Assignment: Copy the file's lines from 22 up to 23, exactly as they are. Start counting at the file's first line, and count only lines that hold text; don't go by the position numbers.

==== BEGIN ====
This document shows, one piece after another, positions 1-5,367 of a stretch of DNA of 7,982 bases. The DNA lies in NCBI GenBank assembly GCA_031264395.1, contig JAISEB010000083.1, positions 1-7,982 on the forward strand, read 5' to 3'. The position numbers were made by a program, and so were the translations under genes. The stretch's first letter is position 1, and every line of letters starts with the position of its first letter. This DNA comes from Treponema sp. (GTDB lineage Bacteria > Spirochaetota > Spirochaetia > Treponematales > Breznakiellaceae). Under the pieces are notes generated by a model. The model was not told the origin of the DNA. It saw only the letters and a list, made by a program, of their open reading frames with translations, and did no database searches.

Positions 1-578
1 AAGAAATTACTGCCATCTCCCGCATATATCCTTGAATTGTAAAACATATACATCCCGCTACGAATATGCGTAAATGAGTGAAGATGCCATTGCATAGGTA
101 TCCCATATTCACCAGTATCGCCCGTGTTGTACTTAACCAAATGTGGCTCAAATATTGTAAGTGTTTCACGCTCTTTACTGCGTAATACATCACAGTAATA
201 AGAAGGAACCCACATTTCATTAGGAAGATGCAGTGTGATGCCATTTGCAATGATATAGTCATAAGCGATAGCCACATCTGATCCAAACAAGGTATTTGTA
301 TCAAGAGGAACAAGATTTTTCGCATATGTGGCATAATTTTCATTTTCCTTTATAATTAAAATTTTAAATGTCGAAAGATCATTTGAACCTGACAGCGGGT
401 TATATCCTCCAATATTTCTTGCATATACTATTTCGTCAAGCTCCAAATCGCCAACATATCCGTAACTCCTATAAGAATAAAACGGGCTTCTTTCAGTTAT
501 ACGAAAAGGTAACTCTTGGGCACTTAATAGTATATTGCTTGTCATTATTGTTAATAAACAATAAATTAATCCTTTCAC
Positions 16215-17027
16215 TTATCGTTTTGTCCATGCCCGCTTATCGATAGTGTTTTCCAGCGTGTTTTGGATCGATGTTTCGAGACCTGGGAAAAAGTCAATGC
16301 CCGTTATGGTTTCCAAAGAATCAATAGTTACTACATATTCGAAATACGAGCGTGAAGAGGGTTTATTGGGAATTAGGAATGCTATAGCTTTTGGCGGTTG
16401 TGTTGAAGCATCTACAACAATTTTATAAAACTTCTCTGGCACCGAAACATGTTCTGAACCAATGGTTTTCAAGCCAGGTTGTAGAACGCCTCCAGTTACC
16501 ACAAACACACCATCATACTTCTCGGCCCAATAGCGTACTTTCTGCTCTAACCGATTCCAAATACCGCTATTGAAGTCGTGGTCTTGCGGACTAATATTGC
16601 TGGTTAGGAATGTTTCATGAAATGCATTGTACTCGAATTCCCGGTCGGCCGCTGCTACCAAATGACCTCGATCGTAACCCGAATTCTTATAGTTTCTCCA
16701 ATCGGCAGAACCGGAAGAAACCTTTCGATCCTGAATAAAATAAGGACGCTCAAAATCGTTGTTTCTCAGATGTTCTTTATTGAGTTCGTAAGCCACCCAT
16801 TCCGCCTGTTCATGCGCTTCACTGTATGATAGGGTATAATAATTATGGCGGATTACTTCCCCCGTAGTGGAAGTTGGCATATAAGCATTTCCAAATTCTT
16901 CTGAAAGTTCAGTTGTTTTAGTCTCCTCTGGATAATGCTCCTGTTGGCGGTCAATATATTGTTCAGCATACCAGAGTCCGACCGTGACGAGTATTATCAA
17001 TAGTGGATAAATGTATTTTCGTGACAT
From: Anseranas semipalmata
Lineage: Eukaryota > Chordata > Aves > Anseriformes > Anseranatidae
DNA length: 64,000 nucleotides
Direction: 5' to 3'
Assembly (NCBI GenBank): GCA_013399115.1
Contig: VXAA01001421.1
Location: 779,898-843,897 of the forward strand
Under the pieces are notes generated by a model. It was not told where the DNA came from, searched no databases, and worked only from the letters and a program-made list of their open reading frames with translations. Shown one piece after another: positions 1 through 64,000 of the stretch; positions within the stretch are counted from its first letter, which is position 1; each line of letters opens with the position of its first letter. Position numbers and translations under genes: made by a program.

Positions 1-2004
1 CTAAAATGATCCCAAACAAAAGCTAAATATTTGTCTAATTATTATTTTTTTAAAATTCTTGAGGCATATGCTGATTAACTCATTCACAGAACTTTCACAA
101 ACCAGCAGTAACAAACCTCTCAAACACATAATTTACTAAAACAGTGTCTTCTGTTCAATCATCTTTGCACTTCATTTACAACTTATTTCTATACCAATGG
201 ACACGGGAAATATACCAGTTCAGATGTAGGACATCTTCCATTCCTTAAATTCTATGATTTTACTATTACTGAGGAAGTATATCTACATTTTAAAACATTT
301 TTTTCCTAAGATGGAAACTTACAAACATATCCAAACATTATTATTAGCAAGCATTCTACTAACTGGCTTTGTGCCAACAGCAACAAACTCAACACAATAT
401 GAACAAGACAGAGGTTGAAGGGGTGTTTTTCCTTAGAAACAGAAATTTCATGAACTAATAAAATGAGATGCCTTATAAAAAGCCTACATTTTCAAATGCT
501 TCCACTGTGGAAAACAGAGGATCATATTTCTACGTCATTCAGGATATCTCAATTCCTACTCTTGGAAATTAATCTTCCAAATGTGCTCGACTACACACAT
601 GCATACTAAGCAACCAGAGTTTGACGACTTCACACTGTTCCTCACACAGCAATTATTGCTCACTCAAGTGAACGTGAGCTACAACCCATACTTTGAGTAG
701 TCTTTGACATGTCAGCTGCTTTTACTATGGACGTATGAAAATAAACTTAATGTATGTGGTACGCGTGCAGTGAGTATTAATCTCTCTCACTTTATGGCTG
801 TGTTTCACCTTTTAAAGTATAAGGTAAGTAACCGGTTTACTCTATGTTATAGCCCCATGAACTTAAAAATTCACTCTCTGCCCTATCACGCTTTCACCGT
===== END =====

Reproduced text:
Direction: 5' to 3'
Assembly (NCBI GenBank): GCA_013399115.1